Music Industry Piracy Investigations general manager Michael Speck said a survey carried out by the anti-piracy unit's computer forensic experts revealed a dramatic reduction in the number of active file-sharing hubs.
Speck said 50 of the 63 Web sites which fell within MIPI's "investigative threshold" had shuttered.
In addition, there was a noticeable decline in the number of Australian users accessing the allegedly illegal hubs, he said.
Speck added that comments now appearing on major file-sharing Web sites suggested that hub owners were aware of the legal action against Swiftel and have decided to act by shutting their file exchanges.
He said one of the sites under surveillance recorded 1,606 users on a particular day shortly after the raids, but had become completely inactive within a week.
"The knock-on effect of last week's raid represents an important development in the fight against Internet piracy in Australia and proves that the Internet service provider industry is prepared to take copyright issues seriously," Speck said.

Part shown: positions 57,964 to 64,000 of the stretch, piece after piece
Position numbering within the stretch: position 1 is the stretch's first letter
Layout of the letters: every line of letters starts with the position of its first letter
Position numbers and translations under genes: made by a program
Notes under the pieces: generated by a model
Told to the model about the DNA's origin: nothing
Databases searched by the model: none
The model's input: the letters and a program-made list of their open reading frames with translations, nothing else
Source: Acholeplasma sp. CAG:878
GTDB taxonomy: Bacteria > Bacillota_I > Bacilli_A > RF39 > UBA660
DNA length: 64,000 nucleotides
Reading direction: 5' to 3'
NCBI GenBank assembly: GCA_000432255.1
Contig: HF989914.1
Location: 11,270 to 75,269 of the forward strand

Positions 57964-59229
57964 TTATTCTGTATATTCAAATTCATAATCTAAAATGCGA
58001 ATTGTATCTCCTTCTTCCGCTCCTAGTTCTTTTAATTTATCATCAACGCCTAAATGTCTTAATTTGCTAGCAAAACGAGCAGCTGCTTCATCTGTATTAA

MIPI expects more hubs to cease operations next week. The 13 remaining hubs have been warned to comply with copyright legislation or risk court action.
"They will continue to be targets. We will get to them in due course if they don't shut themselves down. We take the view that the raid on Swiftel was sufficient warning for the 63 targets. The remaining [active hubs] don't get further warning," Speck told ZDNet Australia .